Meralta Theatre

9632 Culver Boulevard,
Culver City, CA 90232

Unfavorite 2 people favorited this theater

Showing 17 comments

TomfromMichigan on June 25, 2017 at 10:46 am

I can add just a bit more…When I moved to L.A. in mid 1980 the Meralta was one a group of four “second run” movie theaters showing two recent movies for 99 cents. (I think the other three were The Criterion in Santa Monica, The Sherman in the valley, and The Warner in Beverly Hills. People told me that in the late 1970’s it had been two movies for 49 cents. The World on the east edge of Hollywood near Gower was not part of the group, but often showed three movies for a dollar or two. I think the Clinton on La Brea was also a bargain second run theater in that era.)

genordell on May 29, 2016 at 8:14 pm

The Meralta Theater (in Culver City CA) opened in March 1924 in a building that fronted the 9600-block of Culver Blvd. Other businesses in the block included a sweet shop, a drapery, Western Union, and a second-story hotel. The ceremonies were hosted by Will Rogers and the movie shown was “The Galloping Fish”, produced by Thomas Ince at his local studio.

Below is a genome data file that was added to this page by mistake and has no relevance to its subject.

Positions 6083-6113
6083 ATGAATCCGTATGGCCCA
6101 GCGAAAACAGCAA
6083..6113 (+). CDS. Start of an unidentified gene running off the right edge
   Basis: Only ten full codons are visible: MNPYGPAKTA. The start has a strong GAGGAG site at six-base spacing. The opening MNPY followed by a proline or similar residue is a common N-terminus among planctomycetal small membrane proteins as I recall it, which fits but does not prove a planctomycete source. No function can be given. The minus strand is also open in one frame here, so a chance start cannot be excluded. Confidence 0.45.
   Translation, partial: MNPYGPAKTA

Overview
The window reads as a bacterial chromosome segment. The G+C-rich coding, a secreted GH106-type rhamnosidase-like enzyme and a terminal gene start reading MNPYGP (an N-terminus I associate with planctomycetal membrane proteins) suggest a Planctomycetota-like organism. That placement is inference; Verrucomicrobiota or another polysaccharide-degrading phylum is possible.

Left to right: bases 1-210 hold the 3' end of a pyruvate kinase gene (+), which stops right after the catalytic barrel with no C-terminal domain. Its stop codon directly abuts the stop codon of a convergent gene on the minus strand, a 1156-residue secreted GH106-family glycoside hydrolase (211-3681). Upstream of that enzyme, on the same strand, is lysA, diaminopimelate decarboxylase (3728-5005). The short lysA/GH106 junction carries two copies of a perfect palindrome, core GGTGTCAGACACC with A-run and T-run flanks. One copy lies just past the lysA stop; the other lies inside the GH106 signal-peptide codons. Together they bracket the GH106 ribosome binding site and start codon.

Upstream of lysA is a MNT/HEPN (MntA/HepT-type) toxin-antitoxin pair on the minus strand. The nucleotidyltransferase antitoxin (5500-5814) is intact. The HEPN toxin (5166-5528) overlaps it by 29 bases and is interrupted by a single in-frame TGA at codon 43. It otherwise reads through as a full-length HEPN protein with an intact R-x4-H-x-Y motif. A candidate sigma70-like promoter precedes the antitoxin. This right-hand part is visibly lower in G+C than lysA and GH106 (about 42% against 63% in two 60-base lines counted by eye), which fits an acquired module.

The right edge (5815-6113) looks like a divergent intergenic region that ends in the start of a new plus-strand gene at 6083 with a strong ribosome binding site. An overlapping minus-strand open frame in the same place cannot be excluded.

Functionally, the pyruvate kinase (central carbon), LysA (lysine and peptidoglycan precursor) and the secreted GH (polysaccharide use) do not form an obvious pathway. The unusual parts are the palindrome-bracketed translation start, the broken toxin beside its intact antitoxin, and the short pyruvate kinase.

The theater’s name derived from the two owners, Pearl Merrill and Laura Peralta; they lived upstairs in the building and were also connected to the Meralta Theater in the city of Downey. Pearl sold real estate and later insurance in town, while Laura was a seamstress at the movie studios. This connection led to many klieg-lighted premieres of films by Charles Chaplin and others being held at the Meralta.

A fire during World War II halted operations for a while, due to wartime restrictions on construction, but arrangements were made to relocate to the second-story auditorium of City Hall until the theater could be rebuilt.

The films exhibited in later days at the Meralta were restricted to non-R-rated fare, since the two ladies still lived upstairs, and had a huge one-way-mirror plate glass window (perhaps 4-feet by 6-feet) in the living room of their apartment that looked straight at the screen. The window could be seen to the right [east] of the projection booth.

Operations continued into the 1980s, but under other management: the theater showed third-run features for a while, then movies made in India. After the death of both owners, the building was torn down and replaced with the Meralta Plaza office complex, which opened in 1983.

moivebuff on May 22, 2013 at 10:09 pm

I went to the Meralta many times growing up in the mid/late 60’s in Culver City. I saw a live show with the 3-Stooges there one summer as well….Those were fun times!

mweston on July 13, 2009 at 1:15 am

I used to go see movies at this theater in the 70’s.. it was lit with green lights inside.. the lobby and bathrooms were painted black! It wasn’t a showplace by any stretch of the imagination…
but if you compare it to todays tiny box theaters, I much prefer the Meralta! Does anyone have any interior pics of the place??

kencmcintyre on April 4, 2009 at 12:23 pm

Here is a January 1983 photo, around the time the theater closed:

kencmcintyre on April 29, 2008 at 8:42 pm

Here is an expanded view of the photo at the top of the page:

jamwood on February 7, 2008 at 9:21 am